Terry Crews called himself an 'idiot' for being a toxic man: 'I am guilty'


Terry Crews wants to dismantle toxic masculinity — by sharing his own experience with it onstage at the 2019 MAKERS conference on Friday.

“I was raised by toxic masculinity,” the Brooklyn 99 star said. “My earliest memory, I probably was about 4 or 5, when the most vivid memories was watching my father punch my mother in the face as hard as he could.”

Being raised in that environment — he’s from Flint, Mich. — meant that he internalized that he was more valuable than women simply because he’s a man. “It was all a part of my young culture. It was like you weren’t even a man until you slept with at least 10 women, used them, abuse them and throw them away, lie to them, tell them that you love them and walk away,” he said.

Crews also felt pressure to get strong as a young man. “I had to get stronger than you. The rules of the toxic gang is literally the bench press, it’s ridiculous. It’s like determining whoever gets to run everything, you benchpress the most, you get to run the world. But the ridiculous part about that is that most of these people aren’t smart,” he said. “So the problem is you have a bunch of idiots who are very strong determining what goes on.”

Actor and activist Terry Crews speaks during the 2019 Makers Conference in Dana Point, California, U.S., on Friday, Feb. 8, 2019. The event gathers industry leading females for roundtable discussions to help inspire the women of tomorrow. Photographer: Patrick T. Fallon/Bloomberg via Getty Images
Actor and activist Terry Crews speaks during the 2019 Makers Conference in Dana Point, California, U.S., on Friday, Feb. 8, 2019. The event gathers industry leading females for roundtable discussions to help inspire the women of tomorrow. Photographer: Patrick T. Fallon/Bloomberg via Getty Images

Crews went as far as to call himself an “idiot” for playing into these tropes. “I am guilty. Terry Crews is guilty. Let me tell you, the day I realized what toxic masculinity was in my life was the day my wife walked out.”

The actor went on to admit that he had been unfaithful in his marriage and later went to rehab and therapy in hopes of not losing his family. “I apologized and also I took accountability for who I was,” he said. “I had to make amends but it’s not enough to just say you are sorry.”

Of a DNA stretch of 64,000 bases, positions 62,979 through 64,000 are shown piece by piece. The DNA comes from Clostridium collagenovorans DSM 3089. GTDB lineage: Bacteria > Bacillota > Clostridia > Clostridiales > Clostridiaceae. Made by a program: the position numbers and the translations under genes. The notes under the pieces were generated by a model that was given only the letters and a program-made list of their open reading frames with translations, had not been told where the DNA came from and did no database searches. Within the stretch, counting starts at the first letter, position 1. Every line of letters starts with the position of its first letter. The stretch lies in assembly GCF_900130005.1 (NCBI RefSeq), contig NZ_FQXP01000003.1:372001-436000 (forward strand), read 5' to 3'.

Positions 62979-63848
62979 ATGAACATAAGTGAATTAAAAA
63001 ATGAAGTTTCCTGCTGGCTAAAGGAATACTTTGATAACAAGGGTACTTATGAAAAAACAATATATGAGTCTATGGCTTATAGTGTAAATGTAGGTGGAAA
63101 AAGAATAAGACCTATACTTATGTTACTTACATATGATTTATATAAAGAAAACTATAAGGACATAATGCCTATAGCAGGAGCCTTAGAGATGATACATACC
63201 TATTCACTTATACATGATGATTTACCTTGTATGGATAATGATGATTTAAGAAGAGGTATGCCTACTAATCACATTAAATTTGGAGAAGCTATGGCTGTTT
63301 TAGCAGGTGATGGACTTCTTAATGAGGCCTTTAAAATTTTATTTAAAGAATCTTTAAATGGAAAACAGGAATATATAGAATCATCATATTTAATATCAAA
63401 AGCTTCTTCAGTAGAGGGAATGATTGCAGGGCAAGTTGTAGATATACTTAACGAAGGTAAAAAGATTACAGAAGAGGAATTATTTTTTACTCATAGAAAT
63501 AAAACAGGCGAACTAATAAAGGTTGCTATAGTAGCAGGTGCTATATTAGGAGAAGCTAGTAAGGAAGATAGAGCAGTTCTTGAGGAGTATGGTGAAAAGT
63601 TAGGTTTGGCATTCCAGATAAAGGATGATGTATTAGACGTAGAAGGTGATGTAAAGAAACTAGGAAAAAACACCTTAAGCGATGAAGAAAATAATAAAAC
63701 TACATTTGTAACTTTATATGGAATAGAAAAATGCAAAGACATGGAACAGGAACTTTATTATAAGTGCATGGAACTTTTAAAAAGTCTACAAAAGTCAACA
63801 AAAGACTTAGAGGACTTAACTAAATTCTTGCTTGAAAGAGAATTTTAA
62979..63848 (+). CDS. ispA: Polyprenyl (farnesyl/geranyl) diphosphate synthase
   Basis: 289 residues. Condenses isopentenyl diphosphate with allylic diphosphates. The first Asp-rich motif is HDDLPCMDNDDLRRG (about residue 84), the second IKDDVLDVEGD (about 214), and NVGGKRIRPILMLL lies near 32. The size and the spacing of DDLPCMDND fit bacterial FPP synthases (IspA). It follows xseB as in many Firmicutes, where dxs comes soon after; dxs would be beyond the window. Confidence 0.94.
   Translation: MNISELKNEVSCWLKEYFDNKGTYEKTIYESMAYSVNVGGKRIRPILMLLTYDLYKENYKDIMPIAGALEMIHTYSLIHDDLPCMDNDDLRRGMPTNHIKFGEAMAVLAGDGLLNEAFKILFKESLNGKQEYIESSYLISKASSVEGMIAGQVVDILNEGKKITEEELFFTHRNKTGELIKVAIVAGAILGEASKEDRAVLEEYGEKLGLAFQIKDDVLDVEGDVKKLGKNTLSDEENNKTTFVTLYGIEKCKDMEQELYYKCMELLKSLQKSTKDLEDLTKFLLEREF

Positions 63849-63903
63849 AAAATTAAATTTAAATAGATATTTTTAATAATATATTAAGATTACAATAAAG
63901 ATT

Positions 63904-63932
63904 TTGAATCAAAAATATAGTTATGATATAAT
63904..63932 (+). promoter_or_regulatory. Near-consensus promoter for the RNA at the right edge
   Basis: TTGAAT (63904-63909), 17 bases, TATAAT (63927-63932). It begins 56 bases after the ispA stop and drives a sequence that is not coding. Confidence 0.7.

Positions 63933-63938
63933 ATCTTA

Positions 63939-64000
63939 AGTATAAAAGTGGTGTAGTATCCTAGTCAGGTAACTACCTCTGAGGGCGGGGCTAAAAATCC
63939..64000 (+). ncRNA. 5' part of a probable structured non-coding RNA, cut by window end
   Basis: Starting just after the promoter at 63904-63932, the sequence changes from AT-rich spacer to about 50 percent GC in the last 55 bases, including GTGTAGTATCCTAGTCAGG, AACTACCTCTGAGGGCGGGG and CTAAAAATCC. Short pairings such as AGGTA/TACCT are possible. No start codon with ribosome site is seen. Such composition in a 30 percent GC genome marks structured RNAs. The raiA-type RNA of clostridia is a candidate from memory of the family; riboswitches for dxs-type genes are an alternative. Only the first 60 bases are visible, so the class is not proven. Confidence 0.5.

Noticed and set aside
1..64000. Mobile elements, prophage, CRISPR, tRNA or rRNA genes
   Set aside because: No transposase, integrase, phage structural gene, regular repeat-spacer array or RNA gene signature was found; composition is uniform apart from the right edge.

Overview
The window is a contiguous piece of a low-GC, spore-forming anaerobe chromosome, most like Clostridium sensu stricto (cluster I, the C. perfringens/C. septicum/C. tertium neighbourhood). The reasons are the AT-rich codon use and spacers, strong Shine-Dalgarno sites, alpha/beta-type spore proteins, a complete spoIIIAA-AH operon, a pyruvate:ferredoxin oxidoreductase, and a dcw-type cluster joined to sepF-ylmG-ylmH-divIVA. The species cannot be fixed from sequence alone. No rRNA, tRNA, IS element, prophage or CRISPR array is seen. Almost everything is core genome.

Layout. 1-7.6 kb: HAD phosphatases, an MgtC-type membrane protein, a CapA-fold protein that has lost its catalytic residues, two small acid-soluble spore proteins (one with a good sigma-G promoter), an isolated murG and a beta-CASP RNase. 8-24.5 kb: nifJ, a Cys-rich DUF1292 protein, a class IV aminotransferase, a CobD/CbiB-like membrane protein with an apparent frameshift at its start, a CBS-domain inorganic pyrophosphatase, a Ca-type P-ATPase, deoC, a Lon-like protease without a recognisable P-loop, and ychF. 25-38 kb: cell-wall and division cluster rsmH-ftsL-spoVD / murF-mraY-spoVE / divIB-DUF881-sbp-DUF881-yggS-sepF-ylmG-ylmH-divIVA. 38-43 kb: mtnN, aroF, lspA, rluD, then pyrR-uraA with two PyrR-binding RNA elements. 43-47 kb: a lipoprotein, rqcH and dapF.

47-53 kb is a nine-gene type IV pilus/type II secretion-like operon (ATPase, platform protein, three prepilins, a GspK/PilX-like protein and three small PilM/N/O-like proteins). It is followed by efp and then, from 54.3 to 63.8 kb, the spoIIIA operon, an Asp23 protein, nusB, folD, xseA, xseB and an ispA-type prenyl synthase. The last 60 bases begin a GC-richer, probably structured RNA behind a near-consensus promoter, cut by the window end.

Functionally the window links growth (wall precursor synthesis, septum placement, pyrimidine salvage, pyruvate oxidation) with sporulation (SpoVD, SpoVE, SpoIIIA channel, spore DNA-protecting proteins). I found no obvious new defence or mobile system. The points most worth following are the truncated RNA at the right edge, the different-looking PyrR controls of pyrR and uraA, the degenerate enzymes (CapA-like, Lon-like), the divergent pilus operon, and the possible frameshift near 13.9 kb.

Not only has Crews had experience being a toxic man, he was abused by one. In February 2017, an agent grabbed his genitals at a party “in front of everybody and I pushed him back and grabbed him and said get off me, man.” Crews told his story online after the Harvey Weinstein allegations emerged and, subsequently, thousands of people began sharing their stories online. “These women were coming forward with their stories and I was like, ‘I know what that is,'” he said. “I could not stay silent because I knew this happened to me.”

Crews hopes that speaking out will help change the culture. “Men need to be vulnerable. We need to talk. Men need to share.” But, he added, on the other side, “Women need to be fearless. Like my wife. My wife faced the fact that she might be alone for the rest of her life and she didn’t care. She was fearless. And it saved us all.”

Read more from the MAKERS conference: 

• ‘We may have to fight our generation of men’: Read Jameela Jamil’s powerful speech on ending toxic masculinity
• P&G exec defends viral Gillette ad: ‘Inaction isn’t enough’
Entrepreneur encourages women to have ‘f*** you’ numbers: ‘The best revenge is a bunch of zeros in our bank accounts’